Set in 1905, against a backdrop of magnificence, excess and corrupting glamour, After the Ball's themes are stunningly fresh: greed and chicanery, flawed love between fathers and sons, and contradictory American attitudes about wealth.
Glamorous, cultured and ambitious - but fatally young and naïve - James Hazen Hyde was twenty-three when he inherited the majority shares in the billion-dollar Equitable Life Assurance Society in 1899. Five years later, at the pinnacle of social and financial success, he made a fatal miscalculation, and set in motion the first great Wall Street scandal of the twentieth century.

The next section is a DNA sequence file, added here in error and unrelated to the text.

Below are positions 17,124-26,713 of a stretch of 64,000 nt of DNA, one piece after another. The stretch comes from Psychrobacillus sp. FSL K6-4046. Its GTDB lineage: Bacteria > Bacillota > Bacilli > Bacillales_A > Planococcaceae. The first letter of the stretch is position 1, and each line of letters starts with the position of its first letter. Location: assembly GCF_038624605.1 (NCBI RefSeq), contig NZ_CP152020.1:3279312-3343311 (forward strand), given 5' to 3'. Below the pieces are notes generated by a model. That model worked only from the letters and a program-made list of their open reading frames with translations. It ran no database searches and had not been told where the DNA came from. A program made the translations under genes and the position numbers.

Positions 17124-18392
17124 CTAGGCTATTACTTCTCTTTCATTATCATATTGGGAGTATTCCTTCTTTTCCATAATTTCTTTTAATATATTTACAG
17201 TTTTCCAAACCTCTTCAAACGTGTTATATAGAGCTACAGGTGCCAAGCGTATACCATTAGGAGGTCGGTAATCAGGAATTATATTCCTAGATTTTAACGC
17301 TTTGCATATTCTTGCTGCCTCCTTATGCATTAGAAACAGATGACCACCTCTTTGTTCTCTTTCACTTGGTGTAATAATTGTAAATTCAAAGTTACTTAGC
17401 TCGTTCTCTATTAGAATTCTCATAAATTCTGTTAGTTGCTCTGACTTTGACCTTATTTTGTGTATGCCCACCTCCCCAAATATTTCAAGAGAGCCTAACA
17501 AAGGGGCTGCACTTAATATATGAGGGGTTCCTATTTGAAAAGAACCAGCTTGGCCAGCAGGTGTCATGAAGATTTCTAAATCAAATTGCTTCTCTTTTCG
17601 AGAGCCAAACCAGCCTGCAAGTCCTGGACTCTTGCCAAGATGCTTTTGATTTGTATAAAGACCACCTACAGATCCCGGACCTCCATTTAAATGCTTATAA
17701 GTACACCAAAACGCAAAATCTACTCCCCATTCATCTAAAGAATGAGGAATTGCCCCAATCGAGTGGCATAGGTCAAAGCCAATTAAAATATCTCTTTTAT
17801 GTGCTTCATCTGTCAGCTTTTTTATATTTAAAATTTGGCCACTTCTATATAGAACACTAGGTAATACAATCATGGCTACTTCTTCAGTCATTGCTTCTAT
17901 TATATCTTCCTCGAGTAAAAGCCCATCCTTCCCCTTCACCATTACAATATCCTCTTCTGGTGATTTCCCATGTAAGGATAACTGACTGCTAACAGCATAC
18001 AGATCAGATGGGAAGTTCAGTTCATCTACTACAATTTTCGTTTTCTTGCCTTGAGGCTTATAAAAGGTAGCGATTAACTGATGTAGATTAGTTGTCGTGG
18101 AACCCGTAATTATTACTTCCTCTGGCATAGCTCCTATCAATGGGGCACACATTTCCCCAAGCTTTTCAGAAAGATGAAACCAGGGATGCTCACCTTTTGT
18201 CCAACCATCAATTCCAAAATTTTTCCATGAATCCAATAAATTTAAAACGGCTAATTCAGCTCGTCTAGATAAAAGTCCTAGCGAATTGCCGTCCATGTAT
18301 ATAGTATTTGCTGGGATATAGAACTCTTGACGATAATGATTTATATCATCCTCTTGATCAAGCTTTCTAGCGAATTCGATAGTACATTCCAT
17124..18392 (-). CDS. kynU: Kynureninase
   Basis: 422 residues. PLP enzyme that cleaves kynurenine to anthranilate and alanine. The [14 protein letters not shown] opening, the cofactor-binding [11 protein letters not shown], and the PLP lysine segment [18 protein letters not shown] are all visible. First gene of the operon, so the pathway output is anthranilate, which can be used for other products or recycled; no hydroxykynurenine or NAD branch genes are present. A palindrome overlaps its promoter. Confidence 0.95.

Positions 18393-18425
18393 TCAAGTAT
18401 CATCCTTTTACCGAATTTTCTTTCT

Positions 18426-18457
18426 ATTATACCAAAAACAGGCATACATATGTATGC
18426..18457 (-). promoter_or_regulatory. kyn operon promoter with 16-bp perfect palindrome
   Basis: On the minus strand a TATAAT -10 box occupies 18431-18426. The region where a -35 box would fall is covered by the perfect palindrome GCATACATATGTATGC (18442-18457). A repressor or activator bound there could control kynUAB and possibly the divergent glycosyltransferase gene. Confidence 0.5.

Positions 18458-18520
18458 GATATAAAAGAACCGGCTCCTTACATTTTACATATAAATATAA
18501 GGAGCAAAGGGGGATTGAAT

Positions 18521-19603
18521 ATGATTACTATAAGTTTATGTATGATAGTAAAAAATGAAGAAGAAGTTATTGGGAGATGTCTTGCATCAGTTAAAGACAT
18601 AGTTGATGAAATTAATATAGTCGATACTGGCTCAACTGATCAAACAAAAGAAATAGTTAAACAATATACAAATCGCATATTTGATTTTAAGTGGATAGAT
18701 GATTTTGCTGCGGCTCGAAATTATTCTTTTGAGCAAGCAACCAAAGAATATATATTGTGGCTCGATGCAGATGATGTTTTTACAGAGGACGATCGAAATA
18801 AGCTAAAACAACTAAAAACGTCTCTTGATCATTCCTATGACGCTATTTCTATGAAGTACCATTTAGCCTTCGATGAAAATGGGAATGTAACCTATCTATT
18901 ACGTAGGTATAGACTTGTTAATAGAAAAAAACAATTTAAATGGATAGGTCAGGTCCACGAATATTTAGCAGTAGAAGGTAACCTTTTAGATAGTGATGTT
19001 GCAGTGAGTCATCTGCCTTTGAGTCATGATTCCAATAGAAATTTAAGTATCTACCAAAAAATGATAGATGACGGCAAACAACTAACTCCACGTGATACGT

On the last night of January 1905, Hyde gave one of the most fabulous balls of the Gilded Age. Falsely accused of charging the party to his company, he was sucked into a maelstrom of allegations of corporate malfeasance that involved the era's most famous financiers and industrialists.
“Wonderfully foreboding...exactly on pitch...a textured and compelling tragedy”—USA Today